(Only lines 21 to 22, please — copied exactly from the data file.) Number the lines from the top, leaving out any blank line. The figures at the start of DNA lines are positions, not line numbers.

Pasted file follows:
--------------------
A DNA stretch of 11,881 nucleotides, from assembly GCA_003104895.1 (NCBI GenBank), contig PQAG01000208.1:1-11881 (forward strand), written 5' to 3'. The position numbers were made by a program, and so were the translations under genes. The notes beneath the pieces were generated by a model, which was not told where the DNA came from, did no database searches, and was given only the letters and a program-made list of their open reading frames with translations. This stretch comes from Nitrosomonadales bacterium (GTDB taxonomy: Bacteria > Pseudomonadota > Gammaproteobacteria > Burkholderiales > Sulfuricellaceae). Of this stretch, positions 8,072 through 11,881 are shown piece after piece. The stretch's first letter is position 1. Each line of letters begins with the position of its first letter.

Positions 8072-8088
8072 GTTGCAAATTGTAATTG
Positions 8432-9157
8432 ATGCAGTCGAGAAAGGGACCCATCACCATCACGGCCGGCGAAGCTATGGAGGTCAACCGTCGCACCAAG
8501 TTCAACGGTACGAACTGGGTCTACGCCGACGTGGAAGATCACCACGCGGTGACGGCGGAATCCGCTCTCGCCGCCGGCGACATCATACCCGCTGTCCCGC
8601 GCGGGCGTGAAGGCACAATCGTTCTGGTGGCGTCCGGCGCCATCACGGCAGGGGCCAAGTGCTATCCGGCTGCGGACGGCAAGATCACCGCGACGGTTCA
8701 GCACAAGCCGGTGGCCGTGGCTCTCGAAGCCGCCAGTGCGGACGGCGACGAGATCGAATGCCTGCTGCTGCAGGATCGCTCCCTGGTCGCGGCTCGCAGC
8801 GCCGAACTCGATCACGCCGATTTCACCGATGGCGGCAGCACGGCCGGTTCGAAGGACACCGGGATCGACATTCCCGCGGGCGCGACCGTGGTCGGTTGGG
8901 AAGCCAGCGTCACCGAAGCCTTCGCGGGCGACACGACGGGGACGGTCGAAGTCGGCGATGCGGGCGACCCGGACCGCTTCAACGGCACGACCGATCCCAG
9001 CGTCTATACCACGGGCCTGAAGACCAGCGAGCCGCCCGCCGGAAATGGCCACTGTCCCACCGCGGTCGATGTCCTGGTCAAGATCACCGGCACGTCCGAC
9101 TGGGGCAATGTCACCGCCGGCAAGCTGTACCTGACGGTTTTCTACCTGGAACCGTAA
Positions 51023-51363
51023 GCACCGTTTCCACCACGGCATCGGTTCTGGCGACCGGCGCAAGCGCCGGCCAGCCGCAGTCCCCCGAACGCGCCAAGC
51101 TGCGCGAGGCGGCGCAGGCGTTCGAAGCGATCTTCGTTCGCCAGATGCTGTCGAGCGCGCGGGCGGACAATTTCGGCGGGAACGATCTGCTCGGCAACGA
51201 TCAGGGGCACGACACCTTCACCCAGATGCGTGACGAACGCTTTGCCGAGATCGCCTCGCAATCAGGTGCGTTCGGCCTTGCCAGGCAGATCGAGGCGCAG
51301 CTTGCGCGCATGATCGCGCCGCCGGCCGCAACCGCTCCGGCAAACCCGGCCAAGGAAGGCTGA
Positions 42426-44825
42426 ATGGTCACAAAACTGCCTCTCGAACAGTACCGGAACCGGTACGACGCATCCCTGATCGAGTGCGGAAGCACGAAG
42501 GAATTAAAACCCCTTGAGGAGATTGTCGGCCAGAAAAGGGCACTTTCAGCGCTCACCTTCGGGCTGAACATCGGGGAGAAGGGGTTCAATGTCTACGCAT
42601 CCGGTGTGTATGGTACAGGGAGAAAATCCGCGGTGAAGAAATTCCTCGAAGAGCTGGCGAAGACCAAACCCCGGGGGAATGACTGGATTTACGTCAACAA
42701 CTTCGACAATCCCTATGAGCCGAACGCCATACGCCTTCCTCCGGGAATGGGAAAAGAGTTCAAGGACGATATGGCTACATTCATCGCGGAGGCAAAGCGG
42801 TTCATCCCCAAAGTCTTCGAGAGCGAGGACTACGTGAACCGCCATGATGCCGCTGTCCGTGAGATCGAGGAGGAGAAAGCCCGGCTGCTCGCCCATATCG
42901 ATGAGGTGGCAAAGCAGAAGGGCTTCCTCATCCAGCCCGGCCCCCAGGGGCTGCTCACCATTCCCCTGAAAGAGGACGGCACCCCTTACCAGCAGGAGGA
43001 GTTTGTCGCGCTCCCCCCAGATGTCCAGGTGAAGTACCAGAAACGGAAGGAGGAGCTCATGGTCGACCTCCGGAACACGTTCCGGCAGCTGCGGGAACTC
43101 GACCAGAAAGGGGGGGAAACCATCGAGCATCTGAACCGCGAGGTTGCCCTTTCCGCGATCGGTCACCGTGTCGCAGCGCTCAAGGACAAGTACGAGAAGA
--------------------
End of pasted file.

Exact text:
42601 CCGGTGTGTATGGTACAGGGAGAAAATCCGCGGTGAAGAAATTCCTCGAAGAGCTGGCGAAGACCAAACCCCGGGGGAATGACTGGATTTACGTCAACAA
42701 CTTCGACAATCCCTATGAGCCGAACGCCATACGCCTTCCTCCGGGAATGGGAAAAGAGTTCAAGGACGATATGGCTACATTCATCGCGGAGGCAAAGCGG